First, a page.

During our early days in business, I recall attending a company reception and complaining to a friend about my workload. I was saying something brilliant like, "If it weren't for these constant customer interruptions, I could really get some work done!" My colleague's eyes drifted away from me and over my shoulder. I turned and stood looking into the eyes of our CEO. As I looked for an escape, he put his hand on my shoulder and explained to me, as a grandfather would to a child, that those customers are your work - if they weren't here, you wouldn't be either.
In business, we all occasionally lose sight of that often quoted law - customers are not an interruption of work, but the purpose of it. It really is a matter of attitude re-adjustment. We all know this fundamental truth, but are often consumed in the tedious roar of our day to day workload. In short, we lose perspective. Customers (unless you are the power company) are not dependent upon us - we are dependent upon them. They are not doing us any favors - the obligation is ours. They are people and organizations with many product and service options available to them. They are the life blood of our business.
Enough lecturing. How do we live this attitude? How do we center our business around the customer rather than requiring them to adapt to us? Try the following three step process:
- Obtain Customer Feedback: The first step in knowing where to go is knowing where you are. It is imperative that all businesses construct and implement a customer feedback program. There are a variety of interview forms, questionnaires and other methods available to us. Whichever method you use, you must insure that feedback on customer satisfaction reflects a representative cross section of customers and that the sample size is large enough to be valid.
- Grade Your Customer Orientation: After feedback is gathered, bring your company staff or team together and assess how customer centric you are, with complete honesty. Create a customer satisfaction report card for your business which is updated frequently. Beigard, Fisher and Rayner identify four tiers of organizations based on their degree of customer orientation. Each level has two different factors - firsthand knowledge of the customer and the degree of responsiveness to changes in customer demands:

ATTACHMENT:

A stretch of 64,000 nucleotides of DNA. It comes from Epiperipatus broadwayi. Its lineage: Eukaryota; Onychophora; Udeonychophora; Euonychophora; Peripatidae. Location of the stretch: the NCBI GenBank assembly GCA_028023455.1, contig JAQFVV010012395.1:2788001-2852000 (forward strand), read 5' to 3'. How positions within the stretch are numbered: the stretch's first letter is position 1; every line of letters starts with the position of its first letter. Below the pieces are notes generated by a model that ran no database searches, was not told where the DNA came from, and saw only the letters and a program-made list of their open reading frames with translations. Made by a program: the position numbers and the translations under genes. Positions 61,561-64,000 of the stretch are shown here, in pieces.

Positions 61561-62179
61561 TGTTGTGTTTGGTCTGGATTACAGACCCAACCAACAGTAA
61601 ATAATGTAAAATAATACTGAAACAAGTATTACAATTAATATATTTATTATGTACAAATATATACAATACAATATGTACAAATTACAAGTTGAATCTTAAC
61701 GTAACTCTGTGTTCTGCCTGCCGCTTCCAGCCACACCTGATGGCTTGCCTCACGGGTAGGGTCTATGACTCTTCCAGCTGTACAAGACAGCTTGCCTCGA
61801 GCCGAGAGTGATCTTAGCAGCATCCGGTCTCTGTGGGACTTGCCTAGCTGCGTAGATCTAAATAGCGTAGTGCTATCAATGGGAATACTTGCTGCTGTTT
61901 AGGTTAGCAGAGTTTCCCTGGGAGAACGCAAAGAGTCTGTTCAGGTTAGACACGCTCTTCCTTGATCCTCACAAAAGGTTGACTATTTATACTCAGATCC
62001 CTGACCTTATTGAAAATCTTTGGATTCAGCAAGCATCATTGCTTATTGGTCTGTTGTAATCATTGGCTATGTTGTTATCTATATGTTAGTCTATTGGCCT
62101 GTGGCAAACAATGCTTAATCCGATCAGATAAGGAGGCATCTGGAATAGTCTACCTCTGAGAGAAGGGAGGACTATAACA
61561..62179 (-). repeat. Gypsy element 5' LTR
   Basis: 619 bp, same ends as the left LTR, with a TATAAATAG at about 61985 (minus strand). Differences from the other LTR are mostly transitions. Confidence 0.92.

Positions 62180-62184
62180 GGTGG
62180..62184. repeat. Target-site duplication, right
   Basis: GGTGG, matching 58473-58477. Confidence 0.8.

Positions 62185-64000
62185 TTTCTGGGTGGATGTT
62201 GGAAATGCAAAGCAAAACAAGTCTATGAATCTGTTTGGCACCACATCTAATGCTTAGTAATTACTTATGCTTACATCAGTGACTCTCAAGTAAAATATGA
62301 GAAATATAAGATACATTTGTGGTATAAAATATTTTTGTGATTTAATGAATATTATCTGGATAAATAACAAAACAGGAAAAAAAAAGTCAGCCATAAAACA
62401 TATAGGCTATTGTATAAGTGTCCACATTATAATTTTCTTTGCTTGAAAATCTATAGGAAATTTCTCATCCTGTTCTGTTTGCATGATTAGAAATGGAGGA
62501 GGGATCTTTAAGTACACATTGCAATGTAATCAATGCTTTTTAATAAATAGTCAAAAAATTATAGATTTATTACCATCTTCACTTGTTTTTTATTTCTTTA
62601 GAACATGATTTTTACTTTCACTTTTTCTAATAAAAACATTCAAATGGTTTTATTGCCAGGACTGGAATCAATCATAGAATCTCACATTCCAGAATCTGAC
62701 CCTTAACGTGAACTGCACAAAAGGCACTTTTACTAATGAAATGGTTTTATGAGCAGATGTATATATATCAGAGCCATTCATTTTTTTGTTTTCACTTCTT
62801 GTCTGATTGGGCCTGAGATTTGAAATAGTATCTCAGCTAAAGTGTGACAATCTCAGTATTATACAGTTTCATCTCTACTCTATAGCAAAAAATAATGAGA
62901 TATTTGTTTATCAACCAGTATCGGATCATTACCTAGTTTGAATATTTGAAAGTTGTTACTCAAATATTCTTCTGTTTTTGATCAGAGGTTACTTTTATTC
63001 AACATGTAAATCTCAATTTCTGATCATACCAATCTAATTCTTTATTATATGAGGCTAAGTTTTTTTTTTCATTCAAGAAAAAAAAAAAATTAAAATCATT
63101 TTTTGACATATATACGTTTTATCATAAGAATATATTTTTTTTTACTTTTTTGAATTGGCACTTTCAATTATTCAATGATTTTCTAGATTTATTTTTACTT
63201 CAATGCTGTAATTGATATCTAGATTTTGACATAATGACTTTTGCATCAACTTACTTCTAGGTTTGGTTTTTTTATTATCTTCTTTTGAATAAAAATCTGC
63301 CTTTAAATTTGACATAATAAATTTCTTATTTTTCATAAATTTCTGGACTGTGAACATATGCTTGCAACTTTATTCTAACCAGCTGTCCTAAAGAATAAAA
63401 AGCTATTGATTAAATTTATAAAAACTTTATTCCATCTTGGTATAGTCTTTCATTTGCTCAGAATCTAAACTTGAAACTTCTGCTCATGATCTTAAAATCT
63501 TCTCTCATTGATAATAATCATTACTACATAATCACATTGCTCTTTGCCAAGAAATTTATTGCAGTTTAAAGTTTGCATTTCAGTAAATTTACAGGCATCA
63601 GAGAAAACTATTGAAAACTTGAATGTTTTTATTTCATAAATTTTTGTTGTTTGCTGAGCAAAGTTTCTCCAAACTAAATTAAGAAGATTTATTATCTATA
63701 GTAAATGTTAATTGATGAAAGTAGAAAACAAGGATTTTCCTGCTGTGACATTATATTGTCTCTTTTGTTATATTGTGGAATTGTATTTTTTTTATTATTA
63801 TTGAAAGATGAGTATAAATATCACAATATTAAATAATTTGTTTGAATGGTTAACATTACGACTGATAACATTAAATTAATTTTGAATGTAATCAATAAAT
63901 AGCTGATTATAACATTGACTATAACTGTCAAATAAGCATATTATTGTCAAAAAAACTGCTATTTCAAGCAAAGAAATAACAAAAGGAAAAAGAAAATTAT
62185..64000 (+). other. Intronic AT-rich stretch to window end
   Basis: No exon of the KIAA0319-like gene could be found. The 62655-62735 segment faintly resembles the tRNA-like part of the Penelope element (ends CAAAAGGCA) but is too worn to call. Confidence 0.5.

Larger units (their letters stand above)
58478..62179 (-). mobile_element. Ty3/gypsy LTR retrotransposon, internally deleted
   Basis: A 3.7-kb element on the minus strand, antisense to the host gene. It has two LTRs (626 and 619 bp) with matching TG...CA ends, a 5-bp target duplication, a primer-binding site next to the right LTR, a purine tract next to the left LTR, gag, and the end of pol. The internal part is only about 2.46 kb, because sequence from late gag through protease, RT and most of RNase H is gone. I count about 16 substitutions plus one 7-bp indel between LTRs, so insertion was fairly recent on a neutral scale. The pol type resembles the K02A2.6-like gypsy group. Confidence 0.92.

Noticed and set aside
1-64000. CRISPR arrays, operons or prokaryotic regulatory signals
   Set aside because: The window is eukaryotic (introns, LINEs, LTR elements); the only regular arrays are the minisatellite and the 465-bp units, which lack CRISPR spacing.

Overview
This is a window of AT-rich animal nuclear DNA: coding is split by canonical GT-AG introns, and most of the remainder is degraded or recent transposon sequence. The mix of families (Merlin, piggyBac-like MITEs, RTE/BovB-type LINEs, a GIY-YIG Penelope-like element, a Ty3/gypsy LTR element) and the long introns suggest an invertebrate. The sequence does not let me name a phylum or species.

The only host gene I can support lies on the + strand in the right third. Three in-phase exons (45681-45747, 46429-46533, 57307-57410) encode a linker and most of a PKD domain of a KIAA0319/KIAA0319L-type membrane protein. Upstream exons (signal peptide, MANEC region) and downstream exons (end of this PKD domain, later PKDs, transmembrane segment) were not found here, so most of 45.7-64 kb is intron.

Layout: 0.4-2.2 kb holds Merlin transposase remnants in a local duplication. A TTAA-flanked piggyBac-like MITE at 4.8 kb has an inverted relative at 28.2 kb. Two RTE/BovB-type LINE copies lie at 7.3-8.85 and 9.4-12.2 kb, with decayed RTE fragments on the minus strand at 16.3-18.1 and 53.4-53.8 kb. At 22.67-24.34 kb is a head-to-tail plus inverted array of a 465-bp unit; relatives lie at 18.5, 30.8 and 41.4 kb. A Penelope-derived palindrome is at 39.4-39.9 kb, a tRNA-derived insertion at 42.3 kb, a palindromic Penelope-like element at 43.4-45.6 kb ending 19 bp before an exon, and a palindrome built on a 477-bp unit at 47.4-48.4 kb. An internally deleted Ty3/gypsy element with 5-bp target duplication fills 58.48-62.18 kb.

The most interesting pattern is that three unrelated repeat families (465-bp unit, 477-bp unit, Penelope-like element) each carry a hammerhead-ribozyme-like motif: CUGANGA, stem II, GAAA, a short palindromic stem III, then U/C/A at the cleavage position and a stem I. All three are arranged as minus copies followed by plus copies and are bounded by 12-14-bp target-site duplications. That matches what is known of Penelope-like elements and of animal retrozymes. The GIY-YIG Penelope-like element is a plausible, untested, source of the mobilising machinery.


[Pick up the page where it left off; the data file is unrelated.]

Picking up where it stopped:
Where is your company?
- Speculation Based: very limited knowledge of customer needs; unresponsive to changes in customer requirements
- Information based: Knowledgeable about customer historical requirements; low responsiveness to changes in requirements
- Service based: Knowledgeable about customer's historical and present needs; responsive to changes in customer requirements
- Desire based: Highly knowledgeable about current customer needs and their desires for the future; extraordinary, anticipatory responsiveness to changes in customer requirements
- Develop an Improvement Action Plan: The final step in this process is to ACT on it. Use the feedback - discuss your strengths, challenges and areas to improve. Create a track-able plan which holds you and the company accountable for implementing changes.
Centering your business around the customer exemplifies the win-win relationship. It improves the quality of life for your customer while creating success and prosperity for your organization.